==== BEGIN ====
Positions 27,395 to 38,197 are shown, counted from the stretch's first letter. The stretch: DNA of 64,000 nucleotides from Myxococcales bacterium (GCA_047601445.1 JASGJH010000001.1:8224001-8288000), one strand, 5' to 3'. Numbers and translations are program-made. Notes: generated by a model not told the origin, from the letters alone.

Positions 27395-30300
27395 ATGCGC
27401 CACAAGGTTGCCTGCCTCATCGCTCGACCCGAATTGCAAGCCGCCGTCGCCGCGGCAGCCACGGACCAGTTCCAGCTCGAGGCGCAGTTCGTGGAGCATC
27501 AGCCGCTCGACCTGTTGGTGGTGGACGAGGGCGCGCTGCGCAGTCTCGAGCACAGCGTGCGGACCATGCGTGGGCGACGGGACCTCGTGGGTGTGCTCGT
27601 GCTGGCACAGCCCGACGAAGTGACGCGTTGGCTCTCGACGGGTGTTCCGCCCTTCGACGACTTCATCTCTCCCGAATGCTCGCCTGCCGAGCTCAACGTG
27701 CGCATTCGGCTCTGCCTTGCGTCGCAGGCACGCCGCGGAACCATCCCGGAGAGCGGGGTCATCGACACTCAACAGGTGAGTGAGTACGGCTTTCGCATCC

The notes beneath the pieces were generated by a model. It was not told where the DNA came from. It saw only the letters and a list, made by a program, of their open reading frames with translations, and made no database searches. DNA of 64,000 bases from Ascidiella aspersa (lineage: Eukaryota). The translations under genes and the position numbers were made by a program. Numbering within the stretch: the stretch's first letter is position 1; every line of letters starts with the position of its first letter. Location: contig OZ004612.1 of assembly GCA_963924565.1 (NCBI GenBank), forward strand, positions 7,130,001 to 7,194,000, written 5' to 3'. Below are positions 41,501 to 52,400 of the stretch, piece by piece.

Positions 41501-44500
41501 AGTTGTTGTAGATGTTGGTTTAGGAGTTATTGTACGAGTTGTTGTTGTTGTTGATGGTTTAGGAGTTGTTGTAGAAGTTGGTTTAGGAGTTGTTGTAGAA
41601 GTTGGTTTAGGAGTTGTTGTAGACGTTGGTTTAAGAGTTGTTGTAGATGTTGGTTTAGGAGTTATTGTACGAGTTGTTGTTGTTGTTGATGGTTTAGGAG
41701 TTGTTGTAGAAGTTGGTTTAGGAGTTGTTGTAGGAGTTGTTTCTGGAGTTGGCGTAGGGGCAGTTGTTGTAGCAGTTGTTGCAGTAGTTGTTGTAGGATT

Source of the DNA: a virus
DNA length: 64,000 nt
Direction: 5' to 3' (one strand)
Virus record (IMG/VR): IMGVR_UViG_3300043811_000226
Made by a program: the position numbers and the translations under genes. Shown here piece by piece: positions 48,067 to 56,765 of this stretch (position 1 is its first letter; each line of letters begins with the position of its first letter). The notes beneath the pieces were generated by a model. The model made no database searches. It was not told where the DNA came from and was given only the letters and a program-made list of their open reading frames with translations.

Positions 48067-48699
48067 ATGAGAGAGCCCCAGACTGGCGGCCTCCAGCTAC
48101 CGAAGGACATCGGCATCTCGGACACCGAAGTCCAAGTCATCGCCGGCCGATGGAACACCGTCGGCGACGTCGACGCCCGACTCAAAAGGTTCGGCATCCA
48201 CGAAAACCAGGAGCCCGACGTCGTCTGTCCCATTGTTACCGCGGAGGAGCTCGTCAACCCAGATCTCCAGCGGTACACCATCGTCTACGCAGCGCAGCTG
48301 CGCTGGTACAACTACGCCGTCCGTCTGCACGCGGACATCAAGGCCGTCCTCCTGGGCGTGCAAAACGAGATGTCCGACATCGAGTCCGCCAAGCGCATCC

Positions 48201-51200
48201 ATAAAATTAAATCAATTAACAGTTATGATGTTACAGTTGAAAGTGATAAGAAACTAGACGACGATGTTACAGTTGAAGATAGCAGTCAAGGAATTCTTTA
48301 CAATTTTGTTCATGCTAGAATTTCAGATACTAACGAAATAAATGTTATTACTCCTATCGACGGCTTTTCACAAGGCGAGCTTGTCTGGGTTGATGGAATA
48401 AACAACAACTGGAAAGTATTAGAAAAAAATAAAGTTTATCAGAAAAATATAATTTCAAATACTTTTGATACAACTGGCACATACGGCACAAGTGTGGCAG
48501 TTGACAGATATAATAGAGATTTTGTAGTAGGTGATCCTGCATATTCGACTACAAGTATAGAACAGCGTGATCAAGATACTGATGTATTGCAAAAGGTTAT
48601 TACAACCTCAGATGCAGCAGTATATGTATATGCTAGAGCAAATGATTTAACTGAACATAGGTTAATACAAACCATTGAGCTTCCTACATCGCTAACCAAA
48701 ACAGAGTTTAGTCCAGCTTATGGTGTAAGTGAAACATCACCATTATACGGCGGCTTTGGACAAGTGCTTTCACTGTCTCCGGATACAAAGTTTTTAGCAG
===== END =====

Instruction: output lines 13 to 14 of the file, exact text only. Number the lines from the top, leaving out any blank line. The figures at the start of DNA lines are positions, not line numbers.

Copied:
Source of the DNA: a virus
DNA length: 64,000 nt